The Encyclopedia Americana (1920)/Jahn, Friedrich Ludwig
|←Jahde||The Encyclopedia Americana
Jahn, Friedrich Ludwig
|Edition of 1920. See also Friedrich Ludwig Jahn on Wikipedia, and the disclaimer.|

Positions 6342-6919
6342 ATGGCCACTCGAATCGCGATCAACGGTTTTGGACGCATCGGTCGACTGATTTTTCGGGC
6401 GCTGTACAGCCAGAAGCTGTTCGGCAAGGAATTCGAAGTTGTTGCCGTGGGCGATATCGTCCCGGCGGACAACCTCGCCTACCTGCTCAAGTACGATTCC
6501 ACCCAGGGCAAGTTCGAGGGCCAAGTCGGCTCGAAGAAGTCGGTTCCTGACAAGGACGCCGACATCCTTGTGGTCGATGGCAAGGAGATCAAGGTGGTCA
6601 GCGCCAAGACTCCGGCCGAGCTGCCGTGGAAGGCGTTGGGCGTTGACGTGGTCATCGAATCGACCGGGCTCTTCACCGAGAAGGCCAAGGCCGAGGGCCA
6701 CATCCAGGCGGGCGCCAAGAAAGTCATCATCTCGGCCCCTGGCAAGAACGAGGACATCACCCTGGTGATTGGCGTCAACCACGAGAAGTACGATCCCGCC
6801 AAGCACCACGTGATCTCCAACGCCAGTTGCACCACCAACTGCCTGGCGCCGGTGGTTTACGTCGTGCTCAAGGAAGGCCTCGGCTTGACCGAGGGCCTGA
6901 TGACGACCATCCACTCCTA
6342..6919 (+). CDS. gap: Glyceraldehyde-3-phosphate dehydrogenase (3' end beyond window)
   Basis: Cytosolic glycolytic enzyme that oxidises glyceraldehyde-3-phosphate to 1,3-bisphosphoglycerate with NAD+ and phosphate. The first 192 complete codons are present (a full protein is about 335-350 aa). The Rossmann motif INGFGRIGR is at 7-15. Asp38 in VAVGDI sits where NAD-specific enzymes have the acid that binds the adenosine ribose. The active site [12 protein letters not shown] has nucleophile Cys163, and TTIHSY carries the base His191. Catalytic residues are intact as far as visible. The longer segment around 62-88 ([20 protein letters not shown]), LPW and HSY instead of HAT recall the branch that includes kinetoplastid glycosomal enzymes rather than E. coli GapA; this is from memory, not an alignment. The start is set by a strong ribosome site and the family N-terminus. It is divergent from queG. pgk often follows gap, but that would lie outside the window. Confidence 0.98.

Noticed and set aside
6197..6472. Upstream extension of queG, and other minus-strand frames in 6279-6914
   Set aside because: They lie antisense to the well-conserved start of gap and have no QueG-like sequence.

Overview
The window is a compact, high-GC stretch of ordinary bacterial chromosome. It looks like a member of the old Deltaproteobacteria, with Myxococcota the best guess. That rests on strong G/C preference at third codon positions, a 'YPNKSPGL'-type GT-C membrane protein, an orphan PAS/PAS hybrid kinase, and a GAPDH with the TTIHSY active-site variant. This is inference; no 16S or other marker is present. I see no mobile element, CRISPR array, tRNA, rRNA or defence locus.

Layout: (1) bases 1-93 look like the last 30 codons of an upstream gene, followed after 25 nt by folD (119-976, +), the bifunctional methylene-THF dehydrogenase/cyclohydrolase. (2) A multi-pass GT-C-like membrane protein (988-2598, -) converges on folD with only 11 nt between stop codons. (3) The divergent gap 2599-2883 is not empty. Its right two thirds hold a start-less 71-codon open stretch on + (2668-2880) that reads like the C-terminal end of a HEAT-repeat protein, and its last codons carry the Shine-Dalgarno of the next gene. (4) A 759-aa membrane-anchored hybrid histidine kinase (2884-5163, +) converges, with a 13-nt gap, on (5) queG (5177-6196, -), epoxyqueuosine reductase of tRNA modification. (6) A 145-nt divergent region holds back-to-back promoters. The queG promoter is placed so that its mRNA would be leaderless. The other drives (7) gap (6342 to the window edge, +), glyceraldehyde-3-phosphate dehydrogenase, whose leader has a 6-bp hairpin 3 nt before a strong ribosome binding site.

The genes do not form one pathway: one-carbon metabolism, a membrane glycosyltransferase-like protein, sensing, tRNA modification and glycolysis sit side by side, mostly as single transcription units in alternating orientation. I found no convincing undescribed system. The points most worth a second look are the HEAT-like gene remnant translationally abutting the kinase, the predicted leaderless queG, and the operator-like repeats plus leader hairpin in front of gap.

JAHN, Friedrich Ludwig, German patriot: b. Lanz, 11 Aug. 1778; d. Freyburg, 15 Oct. 1852. He was educated at Halle, Göttingen and Greifswald, paying special attention to theology and philology. He served for a time in the Prussian army and in 1809 removed to Berlin, where he became a teacher. To restore the morale of his young countrymen, then at its lowest ebb after the Napoleonic conquest, he hit upon the idea of practising gymnastics. The result was the first Turnplatz, opened in 1811, and which was soon attended by 1,000 of the youth of the German capital. Branches were soon formed in other cities, but the reactionary policy of the rulers in that day soon put an end to the movement, it being feared that it had a political or revolutionary significance. Jahn was arrested in 1819 and the Turnplatz suppressed. He was liberated in 1825, but was never after fully free and his remaining years were spent in comparative obscurity. The Turnvereine of present-day Germany is modeled closely on the designs of Jahn. In 1859 a monument was erected to his memory at Freyburg.